May I say a word about the drafting of these Amendments, because it does have a bearing on this point? Will your Lordships look at page 2 of the Bill and read in the proposed Amendment? The paragraph would then read:the party residing in England and Wales"—Wales being a separate country—but he cannot reside in two countries at the same time—may, subject to and in accordance with the provisions of Section four of the Marriage Act, £1836, as amended by any subsequent enactment, give notice of the intended marriage as if the parties were residing in different districts in England and Wales ….The only way in which I could cure that would be by putting in this sort of cumbrous language into the paragraph:as if the parties were residing in different districts in England or in different districts in Wales, or in districts one of which is in England and the other in Wales.That is the very kind of thing which it was the purpose—and the successful purpose—of the Act of 1746 to avoid. This is very largely a business question—a matter of practical drafting of Acts of Parliament in an intelligent way.
I really think the strongest reason against accepting these Amendments—certainly the one that moves me most—is that this Act is to be read along with a whole series of Marriage and Registration Acts. If there is one topic on which there ought to be no doubt—indeed, that is the reason which is prompting me in a few minutes to move a clause to remove doubts—it is marriage. In every one of these preceding Marriage and Registration Acts the word "England" alone is used, and those Acts are at present subject to the construction of the 1746 Act. But if these words appeared in this last of the series of Marriage and Registration Acts, then what is going to be said about the construction, for instance, of the Marriage Act of 1836, 727 which provides, in Section 45, thatThis Act shall extend only to England.You are at once throwing doubt on the meaning of that Act, because previous Acts have to be read together under the provisions of this Bill. Therefore I do ask my noble friend not to press this, which is a general point and should affect all legislation, in this particular instance, where it is possibly going to create confusion. It is unnecessary—he himself admits that—and the only question is whether it is desirable. I ask the noble Lord not to press this Amendment to this little Bill, which is going to form part of a whole series of Acts of Parliament drawn in other terms. If he and those with whom he is acting think so much of this matter that they consider that it should be made a general measure, then let them attack it on general grounds and not by what I ventured, without any disrespect, to call sniping against a harmless little Bill, in which it is more likely to create confusion and doubt than anything else.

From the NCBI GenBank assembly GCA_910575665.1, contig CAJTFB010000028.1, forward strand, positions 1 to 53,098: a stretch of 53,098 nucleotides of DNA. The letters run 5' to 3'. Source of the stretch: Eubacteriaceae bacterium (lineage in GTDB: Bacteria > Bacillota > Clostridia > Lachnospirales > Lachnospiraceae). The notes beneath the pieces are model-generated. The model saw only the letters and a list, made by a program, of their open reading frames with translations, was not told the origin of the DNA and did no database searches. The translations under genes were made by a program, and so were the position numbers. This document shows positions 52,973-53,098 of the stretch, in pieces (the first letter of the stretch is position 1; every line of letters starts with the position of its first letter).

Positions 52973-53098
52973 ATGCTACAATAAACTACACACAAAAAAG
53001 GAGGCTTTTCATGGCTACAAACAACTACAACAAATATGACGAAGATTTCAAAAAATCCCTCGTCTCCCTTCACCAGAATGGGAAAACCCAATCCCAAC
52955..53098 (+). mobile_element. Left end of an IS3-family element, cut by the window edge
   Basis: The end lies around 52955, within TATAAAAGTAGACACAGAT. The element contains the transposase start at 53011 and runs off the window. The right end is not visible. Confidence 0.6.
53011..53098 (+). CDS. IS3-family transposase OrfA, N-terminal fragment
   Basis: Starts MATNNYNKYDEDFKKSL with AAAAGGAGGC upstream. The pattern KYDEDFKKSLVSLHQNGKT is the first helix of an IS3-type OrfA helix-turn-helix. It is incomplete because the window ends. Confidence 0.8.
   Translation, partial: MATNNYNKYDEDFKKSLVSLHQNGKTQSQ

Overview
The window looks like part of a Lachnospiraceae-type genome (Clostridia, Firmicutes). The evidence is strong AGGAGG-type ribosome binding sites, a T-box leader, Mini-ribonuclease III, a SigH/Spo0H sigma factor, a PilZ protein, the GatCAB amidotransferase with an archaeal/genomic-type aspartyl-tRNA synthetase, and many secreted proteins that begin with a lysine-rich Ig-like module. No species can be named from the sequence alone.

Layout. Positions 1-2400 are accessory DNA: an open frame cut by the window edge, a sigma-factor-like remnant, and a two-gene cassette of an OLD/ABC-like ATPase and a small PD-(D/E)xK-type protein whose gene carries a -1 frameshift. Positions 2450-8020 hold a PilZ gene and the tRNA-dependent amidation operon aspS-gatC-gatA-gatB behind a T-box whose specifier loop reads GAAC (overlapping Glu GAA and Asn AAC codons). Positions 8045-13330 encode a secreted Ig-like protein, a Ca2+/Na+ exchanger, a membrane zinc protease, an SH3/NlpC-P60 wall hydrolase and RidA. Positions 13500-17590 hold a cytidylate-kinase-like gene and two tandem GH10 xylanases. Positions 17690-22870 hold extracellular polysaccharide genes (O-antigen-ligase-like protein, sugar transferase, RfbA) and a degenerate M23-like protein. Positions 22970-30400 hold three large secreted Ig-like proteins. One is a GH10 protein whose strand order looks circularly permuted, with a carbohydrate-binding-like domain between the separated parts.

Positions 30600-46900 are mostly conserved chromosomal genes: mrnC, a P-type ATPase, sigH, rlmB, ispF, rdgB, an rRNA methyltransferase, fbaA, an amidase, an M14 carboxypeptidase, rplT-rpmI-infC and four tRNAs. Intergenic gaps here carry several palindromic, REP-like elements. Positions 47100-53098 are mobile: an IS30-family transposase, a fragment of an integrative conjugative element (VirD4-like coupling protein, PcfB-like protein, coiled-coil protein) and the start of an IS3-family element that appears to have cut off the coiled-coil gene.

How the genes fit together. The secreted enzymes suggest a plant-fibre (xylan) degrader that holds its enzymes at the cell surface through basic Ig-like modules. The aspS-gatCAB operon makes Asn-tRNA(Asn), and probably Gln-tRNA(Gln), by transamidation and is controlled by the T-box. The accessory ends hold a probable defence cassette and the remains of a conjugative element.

§ THE SECRETARY OF STATE FOR INDIA (THE MARQUESS OF ZETLAND)
While I can understand the burning local patriotism which has led the noble Lord to put down his Amendments, I feel bound on behalf of His Majesty's Government to support the noble and learned Lord, Lord Thankerton, in resisting them, for the reasons which the noble and learned Lord has given, which, to my mind, are quite conclusive, and which it is quite unnecessary for me to repeat to your Lordships.
§ LORD CLWYD
I thank the noble and learned Lord for his explanation. I am, of course, a little disappointed with the attitude he has taken. On the question of drafting, I had already noted the difficulty he mentioned. It might be largely met by the substitution of the word "or" instead of "and." However that may be, in view of what the noble and learned Lord has said, and in view of what the noble Marquess representing the Government has said, I shall not put the Committee to the trouble of a Division. The Bill will have to go back to the other House, and there will be an opportunity for those interested in the 728 matter to take whatever action they deem appropriate.
§ Amendment, by leave, withdrawn.
§ 4.51 p.m.